When do rants exceed First Amendment boundaries and become true threats?
While the court provided the Watts factors, it did not define what constitutes a true threat. In fact, it did not provide a definition until a decision many years later in two consolidated cases involving individuals charged under a Virginia cross-burning law. The law prohibited the burning of a cross with an intent to intimidate others.
One case involved Ku Klux Klan member Barry Elton Black, who along with other Klan members burned a cross on private property with the permission of the property owner. In the other case two men, Richard Elliott and Jonathan O’Mara, burned a cross in the yard of a multiracial family living next to Elliott.
The court upheld the bulk of the law that prohibited cross burnings with an intent to intimidate but invalidated a separate part of the law that “any such burning of a cross shall be prima facie evidence of an intent to intimidate a person or group of persons.” The bottom line, the court said, is that all cross burnings were not the same. The two consolidated cases seemingly provided evidence that Black burned a cross on private property with the permission of the property owner in attendance, while the other two defendants burned a cross in the yard of a multiracial family. The court held that Black could not be convicted under the law, while it sent the case back down to the lower courts for them to re-evaluate the convictions of Elliott and O’Mara.
In its decision, the court provided a definition: “ ‘True threats’ encompass those statements where the speaker means to communicate a serious expression of an intent to commit an act of unlawful violence to a particular individual or group of individuals.” The court added, “The speaker need not actually intend to carry out the threat. Rather, a prohibition on true threats ‘protect[s] individuals from the fear of violence’ and ‘from the disruption that fear engenders,’ in addition to protecting people ‘from the possibility that the threatened violence will occur.’ ”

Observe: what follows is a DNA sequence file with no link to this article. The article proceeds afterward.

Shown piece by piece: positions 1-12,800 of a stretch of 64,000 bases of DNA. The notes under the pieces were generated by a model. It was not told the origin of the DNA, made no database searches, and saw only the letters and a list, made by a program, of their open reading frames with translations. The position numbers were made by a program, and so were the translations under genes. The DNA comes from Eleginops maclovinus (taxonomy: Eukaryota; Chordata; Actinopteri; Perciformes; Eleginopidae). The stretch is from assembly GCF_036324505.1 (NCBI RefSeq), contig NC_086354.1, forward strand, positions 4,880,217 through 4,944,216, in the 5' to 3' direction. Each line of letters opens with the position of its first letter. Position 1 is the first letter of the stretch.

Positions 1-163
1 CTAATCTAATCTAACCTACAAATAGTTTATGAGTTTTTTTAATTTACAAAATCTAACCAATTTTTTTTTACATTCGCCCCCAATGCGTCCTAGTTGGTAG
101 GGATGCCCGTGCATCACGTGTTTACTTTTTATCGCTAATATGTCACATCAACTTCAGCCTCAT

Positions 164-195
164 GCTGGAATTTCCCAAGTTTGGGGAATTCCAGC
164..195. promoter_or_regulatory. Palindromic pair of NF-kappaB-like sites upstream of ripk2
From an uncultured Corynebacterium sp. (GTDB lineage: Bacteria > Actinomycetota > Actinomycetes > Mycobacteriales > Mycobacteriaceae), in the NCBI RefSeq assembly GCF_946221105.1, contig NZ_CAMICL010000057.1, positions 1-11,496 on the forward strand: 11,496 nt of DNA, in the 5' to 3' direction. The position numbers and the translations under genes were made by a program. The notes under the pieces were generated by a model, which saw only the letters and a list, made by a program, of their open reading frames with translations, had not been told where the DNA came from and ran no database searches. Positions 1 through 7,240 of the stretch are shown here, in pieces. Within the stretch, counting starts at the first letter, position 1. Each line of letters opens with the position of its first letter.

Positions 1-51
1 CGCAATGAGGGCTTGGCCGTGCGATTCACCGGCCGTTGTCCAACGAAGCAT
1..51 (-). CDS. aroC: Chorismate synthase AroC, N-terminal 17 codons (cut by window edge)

“Virginia v. Black is more important for what it held was not a true threat, says Rodney Smolla, dean at Widener University’s Delaware Law School, who argued the case for the Supreme Court on behalf of Black. “The court reaffirmed the core free speech principle that offensive speech, such as flag burning or cross burning, figuratively threatening to people of good will, should not be equated with true threats in the palpable commonsense understanding of criminal and tort law.”
Smolla explains that the true-threat doctrine was not the focus of the parties when litigating Black: “When I briefed and argued the case, we really were not focusing heavily on the exact contours of the true-threat doctrine. ... Rather, the focus was on whether the particular wording of Virginia’s cross-burning law was an uncon-stitutional exercise in viewpoint and content discrimination. That may be one of the reasons Virginia v. Black left unresolved the doctrinal elements of a neutral true-threat law—it was not the focus of the litigants or the court.”
While the defining statements in Black were helpful, confusion remained in the lower courts. Should threat statutes require any subjective intent standard on the part of speakers, or does the First Amendment only require a showing that a reasonable person would regard a statement as sufficiently threatening?